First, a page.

Game Theory and the Ryan Pick
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If Mitt Romney applied game theory in choosing Paul Ryan, I have renewed respect for him. I’ll explain why, but first a bit of background on game theory.

Game theory is a branch of social science concerned with strategic decision-making. It is most closely associated with economics. Professor John Nash, the subject of the movie A Beautiful Mind, won a Nobel Prize in Economics for his work in game theory. (For a great primer on the subject, read Thinking Strategically: the competitive advantage in business, politics, and everyday life.)

According to professors and authors Avinash K. Dixit and Barry J. Nalebuff:

a game is a situation of strategic interdependence: the outcome of your choices (strategies) depends upon the choices of another person or persons acting purposively.

Borrowing from an example in from Dixit and Nalebuff, two-person political races are somewhat sequential. Each candidate has a choice of which road to take. If Obama takes the high road and campaigns on a ideas, Romney has a choice: he can take the high road, too, or he can take the low road and sling mud.

Each team must think ahead and reason backwards. He must discern his rival’s response, his counter to that response, etc.

If Romney moved first, his decision tree might look like this:

In this case, Romney concludes that taking the low road won’t work. Everyone already knows that Obama is a failed president, a radical who believes America needs to be “taken down a notch.” He also knows that negative campaigning lowers public approval of both parties. Therefore, Romney might figure that taking the high road is his only hope.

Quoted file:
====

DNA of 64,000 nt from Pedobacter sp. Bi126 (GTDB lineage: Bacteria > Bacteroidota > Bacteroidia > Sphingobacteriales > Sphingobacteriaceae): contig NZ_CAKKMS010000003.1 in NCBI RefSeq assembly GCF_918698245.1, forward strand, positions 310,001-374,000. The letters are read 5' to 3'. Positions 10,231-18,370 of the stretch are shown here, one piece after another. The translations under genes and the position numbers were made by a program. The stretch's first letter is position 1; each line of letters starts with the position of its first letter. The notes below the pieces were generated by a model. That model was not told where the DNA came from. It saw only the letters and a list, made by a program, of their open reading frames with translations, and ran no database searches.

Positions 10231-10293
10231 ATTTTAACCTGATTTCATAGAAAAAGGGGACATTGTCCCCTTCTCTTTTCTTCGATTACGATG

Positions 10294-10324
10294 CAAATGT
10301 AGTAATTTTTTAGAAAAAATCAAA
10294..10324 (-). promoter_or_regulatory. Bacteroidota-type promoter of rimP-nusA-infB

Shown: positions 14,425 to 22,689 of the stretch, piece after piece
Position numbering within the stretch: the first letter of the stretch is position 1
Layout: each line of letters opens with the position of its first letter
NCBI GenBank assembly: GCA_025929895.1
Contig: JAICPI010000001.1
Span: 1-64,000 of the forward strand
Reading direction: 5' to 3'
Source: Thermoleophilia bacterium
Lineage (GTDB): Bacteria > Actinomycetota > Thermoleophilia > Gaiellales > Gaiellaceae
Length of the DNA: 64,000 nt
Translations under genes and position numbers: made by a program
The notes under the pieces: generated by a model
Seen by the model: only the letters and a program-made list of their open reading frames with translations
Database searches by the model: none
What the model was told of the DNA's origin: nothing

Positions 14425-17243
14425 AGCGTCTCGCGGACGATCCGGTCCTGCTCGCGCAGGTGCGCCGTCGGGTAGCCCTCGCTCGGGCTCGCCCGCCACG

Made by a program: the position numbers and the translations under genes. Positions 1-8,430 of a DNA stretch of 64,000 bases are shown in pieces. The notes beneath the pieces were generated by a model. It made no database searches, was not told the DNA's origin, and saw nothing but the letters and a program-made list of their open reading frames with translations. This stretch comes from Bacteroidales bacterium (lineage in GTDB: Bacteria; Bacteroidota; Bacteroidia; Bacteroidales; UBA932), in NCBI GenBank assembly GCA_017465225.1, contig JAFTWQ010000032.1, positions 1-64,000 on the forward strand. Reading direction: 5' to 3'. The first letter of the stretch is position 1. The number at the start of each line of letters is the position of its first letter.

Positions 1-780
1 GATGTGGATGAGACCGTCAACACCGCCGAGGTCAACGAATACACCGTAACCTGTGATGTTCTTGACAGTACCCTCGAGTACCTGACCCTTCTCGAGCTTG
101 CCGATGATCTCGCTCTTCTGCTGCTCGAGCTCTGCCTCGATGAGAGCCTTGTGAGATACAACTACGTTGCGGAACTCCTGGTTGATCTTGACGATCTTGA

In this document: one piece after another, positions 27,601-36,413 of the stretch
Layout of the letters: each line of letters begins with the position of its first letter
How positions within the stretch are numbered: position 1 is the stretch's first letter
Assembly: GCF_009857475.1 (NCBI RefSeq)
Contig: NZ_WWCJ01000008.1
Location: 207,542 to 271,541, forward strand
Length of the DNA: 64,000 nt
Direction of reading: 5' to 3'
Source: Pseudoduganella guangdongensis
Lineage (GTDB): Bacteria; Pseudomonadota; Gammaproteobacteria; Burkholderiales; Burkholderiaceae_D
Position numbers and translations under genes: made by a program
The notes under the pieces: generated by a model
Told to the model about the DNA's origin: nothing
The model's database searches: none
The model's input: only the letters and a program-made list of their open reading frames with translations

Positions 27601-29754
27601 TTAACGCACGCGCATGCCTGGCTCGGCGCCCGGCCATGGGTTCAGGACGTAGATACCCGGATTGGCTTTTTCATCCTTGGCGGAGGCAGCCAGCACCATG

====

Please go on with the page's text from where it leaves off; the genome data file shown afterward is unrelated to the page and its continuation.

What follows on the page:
In this case, though, Romney didn’t move first. Obama did. Obama, too, realizes that he’s a failed president with a goal for America that dare not speak its name. So Obama actually moved first. Obama has been slinging mud since last fall. His minions pile on more mud–some half-truths, some complete lies–every day. He shows no sign of changing course.

This made Romney’s decision easier. By asking Ryan to be his running mate, Romney can campaign on ideas, on America’s future, on a transparent and important vision for our future. After years of hearing voters complain that they wish politicians would be more serious about the nation’s problems and cut back on the vitriol, Romney has finally done it. He’s left the low road to Obama and seized the high road.

This give Obama a choice: he can remain on the low road, and risk alienating voters who want a national debate about the legitimate role of government in our lives, or he can take the high road and risk alienating voters who would cringe at his twisted and starkly un-American vision of our future.

I don’t know that Romney reasoned this way, but if he did, it bold, brilliant, and brave.

 

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